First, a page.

How to Poop Like a God (or Goddess)

Healing your digestive center is the foundation of health

In this article you will learn:

  • Practically everything there is to learn about healing your gut

  • What the research says for common digestive problems

  • How to listen to your gut (literally) and heal so you can poop like a deity

The Details:

In this article we will review all of the priorities for healing your digestive center. In the words of the famous Dr. Bernard Jensen, Father of Colonics: “Death begins in the colon.” What this morbid quote also means is that life begins in the colon, too. This is why healing your center should be your first health priority. Use the following points along with your functional medicine doctor (or team) to develop a specific action plan that addresses your particular needs and your Manipura (3rd chakra) will shine bright for many years to come.

1. Get an idea of your stomach acid levels. The best way to do this is through a

Heidelberg stomach acid test, but if you can’t find anyone in your area or it’s too expensive there are other means, although they aren’t as accurate (like the baking soda test) and may be inconclusive. There is a theory that blood type associates with stomach acid levels, with A being the weakest and O being the strongest. Observe how you react after heavy amounts of protein and fat and notice what foods, if any, cause you upset.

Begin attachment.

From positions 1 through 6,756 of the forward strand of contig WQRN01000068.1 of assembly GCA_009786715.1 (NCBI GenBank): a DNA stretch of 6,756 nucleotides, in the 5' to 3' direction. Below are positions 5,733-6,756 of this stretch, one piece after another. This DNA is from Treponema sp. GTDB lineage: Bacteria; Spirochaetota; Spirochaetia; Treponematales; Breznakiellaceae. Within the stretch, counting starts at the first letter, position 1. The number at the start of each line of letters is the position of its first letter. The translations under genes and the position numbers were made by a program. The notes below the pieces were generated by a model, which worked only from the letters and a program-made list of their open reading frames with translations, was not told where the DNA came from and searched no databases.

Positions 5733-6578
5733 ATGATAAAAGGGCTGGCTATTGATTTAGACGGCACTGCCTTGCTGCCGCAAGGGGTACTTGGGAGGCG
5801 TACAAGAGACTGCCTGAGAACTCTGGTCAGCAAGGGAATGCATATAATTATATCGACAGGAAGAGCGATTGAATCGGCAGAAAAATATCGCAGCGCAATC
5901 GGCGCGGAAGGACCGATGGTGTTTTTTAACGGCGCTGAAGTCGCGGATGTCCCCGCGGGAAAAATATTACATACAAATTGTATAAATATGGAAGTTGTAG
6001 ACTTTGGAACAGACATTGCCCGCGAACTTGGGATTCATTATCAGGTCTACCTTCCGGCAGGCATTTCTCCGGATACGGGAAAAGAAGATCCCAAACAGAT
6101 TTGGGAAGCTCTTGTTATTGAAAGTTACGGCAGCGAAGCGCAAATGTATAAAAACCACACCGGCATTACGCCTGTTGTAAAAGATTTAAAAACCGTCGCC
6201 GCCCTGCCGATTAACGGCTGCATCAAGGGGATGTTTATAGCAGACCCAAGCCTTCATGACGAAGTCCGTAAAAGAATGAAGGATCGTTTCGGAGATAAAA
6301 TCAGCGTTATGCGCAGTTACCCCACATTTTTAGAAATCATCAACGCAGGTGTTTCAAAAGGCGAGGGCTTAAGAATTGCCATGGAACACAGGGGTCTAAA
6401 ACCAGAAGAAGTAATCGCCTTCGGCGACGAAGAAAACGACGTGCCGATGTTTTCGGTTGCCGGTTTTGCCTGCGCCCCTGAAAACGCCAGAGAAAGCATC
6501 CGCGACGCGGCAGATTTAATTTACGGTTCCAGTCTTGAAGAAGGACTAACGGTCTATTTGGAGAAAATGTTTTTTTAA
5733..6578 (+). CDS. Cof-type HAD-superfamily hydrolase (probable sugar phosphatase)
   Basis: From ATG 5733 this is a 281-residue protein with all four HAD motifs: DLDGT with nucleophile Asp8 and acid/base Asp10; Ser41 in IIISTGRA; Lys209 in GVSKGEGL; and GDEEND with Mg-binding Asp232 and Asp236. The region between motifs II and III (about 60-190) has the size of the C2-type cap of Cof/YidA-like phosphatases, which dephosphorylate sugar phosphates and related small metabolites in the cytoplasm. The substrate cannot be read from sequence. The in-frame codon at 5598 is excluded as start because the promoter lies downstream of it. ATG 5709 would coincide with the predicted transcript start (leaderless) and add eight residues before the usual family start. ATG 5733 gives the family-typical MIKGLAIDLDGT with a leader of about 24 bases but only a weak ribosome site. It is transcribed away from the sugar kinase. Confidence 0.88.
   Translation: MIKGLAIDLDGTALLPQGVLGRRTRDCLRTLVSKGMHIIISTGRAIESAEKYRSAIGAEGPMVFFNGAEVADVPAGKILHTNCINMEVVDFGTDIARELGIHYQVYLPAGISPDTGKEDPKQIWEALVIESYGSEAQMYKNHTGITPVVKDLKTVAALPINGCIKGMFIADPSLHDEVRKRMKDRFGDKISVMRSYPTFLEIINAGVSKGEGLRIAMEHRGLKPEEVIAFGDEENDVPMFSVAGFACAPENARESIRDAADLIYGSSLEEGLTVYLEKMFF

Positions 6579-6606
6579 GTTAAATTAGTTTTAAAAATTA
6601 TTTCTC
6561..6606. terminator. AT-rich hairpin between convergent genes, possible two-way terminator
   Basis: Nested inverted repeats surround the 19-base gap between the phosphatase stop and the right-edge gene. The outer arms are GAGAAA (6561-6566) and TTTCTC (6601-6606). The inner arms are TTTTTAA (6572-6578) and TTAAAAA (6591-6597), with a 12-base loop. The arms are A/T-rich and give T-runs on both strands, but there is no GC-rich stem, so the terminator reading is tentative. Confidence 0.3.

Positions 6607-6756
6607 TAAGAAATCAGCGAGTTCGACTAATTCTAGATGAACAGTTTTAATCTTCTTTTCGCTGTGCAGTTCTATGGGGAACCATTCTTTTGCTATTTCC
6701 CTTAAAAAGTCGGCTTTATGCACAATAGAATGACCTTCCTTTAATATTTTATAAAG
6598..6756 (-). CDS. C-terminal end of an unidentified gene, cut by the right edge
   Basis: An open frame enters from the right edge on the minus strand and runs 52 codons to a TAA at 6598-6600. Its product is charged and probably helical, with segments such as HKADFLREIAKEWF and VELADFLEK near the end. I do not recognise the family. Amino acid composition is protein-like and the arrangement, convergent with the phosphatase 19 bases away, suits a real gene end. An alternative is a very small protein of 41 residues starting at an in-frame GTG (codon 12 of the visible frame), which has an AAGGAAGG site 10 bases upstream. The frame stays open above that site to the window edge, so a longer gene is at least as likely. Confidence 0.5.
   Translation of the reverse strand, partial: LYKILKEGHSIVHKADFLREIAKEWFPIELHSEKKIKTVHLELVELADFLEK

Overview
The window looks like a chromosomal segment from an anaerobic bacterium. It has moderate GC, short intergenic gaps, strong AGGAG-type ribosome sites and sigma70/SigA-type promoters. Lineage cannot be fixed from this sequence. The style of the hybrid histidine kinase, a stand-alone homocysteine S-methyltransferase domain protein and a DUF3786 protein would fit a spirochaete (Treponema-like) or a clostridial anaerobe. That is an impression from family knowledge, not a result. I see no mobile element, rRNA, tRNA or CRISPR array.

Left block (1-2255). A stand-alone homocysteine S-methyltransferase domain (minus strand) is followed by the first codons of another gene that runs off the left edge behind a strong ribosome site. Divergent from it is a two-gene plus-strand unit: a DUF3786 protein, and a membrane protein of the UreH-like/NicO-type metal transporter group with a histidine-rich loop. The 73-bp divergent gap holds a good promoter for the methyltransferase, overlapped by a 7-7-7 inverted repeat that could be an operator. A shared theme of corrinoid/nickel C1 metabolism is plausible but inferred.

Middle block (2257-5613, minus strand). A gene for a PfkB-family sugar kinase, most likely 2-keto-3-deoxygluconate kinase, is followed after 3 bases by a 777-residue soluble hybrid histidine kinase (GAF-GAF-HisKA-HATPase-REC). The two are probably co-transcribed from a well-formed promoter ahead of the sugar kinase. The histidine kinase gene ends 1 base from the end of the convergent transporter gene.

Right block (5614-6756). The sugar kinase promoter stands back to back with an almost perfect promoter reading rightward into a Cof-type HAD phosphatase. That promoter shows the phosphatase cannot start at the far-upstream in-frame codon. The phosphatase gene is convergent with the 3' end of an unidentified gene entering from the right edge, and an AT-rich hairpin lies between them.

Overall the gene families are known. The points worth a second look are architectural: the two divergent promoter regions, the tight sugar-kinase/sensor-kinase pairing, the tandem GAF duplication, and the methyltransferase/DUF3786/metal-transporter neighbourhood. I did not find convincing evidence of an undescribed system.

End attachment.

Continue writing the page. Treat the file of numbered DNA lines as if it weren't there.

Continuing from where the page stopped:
2. Get screened for irritants to your digestive tract so you understand what to avoid. A food allergy panel is a basic start, but companies like Vibrant Wellness offer in-depth tests on wheat, dairy, seafood and lectins that all serve as valuable tools to inform you of any problem areas. If you have a moderate reaction to these foods, limit them or find a way to process them down so that you can minimize inflammation. For

example, removing the seeds of tomatoes or cooking them if you react to tomato

lectin. If you have a high reaction, even though it’s not an allergy, I would remove this

food and find a substitution. Personally, I would limit or eliminate wheat regardless

and limit your dairy intake to just grass-fed butter, ghee and healthy protein options

like kefir or grass-fed whey.

3. Establish a baseline of your gut health with a stool test. Make sure that it gives you comprehensive data on the population breakdown of your microbiome, the

inflammatory markers in your gut, whether you have parasites and other important

pieces of information. Again, Vibrant Wellness has a Gut Zoomer that is incredibly

thorough, but there are other brands out there that provide quality testing. Once you

have your baseline, tweak your eating and supplementation accordingly and retest in

6 months or sooner (depending on how bad your initial baseline was) to see the


Based on what you find in your first stool test, you will customize your eating and

nutrition protocols for the next go around. A good test that’s worth the money (like

the Gut Zoomer) will give you a detailed breakdown of your gut microbiome and

levels of inflammation and other important chemicals like pancreatic enzymes, short

chain fatty acids, whether you have undigested types of food, what type of bad

bacteria is growing out of control and so on. Sometimes, even with taking probiotics,